Protecting your accounts and passwords: five useful tips

Password security is not in great shape at the moment. According to research, up to 86 percent of all hacked passwords have already been compromised. Reuse of compromised passwords is the reason behind 75 percent of attacks on corporate infrastructure. All too often, users choose easy-to-type combinations (such as “1234567” or “qwerty”). This makes things easy for attackers.

Here we will provide some tips on how to protect your passwords and accounts.

Check your accounts regularly to see if they have been hacked

There are sites where you can check whether a specific email address has been hacked. One such site is Have I Been Pwned. The site’s database stores information about accounts that have been compromised in various hacking attacks. If an account matching your email address is flagged as compromised, it’s time to change the password and consider additional security measures, such as two-factor authentication.

There are also special browser extensions that notify when a password is weak or compromised. Here is a screenshot of one available for Google Chrome, for instance.

PassProtect browser extension

Work on that password complexity

The stronger and more complex your password, the more time and effort it will take for attackers to compromise. To make a really strong password, you need to understand how bruteforcing programs work. Many people use a password that consists of a root and a suffix.

This root is probably a dictionary word (such as “password” or “qwerty”). Often but not always, the result is a pronounceable word or phrase, with suffixes or prefixes tacked on. Bruteforcing software uses dictionaries, both for English and other languages, and tries replacing letters with similar-looking characters (such as $ instead of S). This software can also make use of information from the address book, important dates, and other personal data.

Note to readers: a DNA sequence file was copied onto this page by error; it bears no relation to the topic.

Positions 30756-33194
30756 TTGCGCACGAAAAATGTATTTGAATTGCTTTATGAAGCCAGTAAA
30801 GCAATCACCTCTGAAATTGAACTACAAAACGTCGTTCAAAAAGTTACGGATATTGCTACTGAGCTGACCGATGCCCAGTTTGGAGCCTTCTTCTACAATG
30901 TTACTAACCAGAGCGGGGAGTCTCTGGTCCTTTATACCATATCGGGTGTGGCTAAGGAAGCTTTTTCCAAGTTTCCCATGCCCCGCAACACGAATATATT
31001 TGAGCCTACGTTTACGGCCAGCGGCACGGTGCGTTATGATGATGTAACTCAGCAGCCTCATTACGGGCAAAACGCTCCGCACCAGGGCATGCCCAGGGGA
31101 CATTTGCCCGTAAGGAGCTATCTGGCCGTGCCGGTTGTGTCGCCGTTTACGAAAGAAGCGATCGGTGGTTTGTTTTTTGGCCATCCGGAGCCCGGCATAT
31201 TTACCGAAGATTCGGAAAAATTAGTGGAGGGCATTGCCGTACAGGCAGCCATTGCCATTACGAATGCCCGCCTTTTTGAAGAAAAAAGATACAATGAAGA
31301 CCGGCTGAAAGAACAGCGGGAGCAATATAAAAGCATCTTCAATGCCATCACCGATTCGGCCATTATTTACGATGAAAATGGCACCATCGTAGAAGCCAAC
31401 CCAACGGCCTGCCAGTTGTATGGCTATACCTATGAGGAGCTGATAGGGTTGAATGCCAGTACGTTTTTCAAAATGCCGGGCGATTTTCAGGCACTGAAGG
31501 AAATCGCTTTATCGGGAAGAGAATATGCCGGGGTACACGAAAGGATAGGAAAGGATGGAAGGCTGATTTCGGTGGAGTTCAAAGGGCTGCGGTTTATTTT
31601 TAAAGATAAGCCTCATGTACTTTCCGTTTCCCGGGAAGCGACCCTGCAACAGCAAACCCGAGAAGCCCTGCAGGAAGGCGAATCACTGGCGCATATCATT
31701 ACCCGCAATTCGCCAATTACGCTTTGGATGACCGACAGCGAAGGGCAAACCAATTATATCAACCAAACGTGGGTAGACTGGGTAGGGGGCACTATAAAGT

Bruce Schneier, well-known cryptographer and information security author, says that when creating a strong password, the idea should be to make it as hard to bruteforce as you can. Schneier suggests turning whole sentences or phrases into passwords. For instance, the phrase “this little piggy went to market” could become “tlpWENT2m”. This nine-character password will not be found in any dictionary. 

The main thing is to make a password that contains words, numbers, special characters, and uppercase and lowercase letters.

Convenient is not always good

Attackers take advantage of users’ desire for convenience. People don’t want to remember lengthy passwords, so they start using the same password on multiple sites. This means that a hacker who compromises just one account can obtain access to the user’s accounts on other sites too.

Remembering many different passwords can be difficult, so many people use a password manager program to store all the keys to all the kingdoms, as it were. Positive Technologies expert Dmitry Sklyarov points out that for people who use a password manager, if anything happens to the master password, all stored passwords are at risk. So users should keep this danger in mi

“There are lots of password managers these days with mobile versions that can be synced through the cloud. This is certainly convenient, but as a single point of failure, it comes with a tradeoff in security.”

Smart ways to write down your passwords

Many users prefer writing their passwords down on paper, the old-fashioned way. Security researcher Brian Krebs thinks that this approach can be workable. But instead of writing down the whole password, he recommends putting down just hints that will jog your memory when necessary. 

For example, if you create a password with Schneier’s method (by using the first letter of each word in a phrase), you could write down the phrase itself or a related hint.

Use two-factor authentication when possible

Two-factor authentication is another way to slow down attackers. However, even this does not guarantee absolute security. Positive Technologies research indicates that one-time passwords sent via SMS can be intercepted.

SMS interception on 4G networks

When possible, it’s best to use two-factor authentication that doesn’t involve text messages. One better way is with special apps, such as Google Authenticator.

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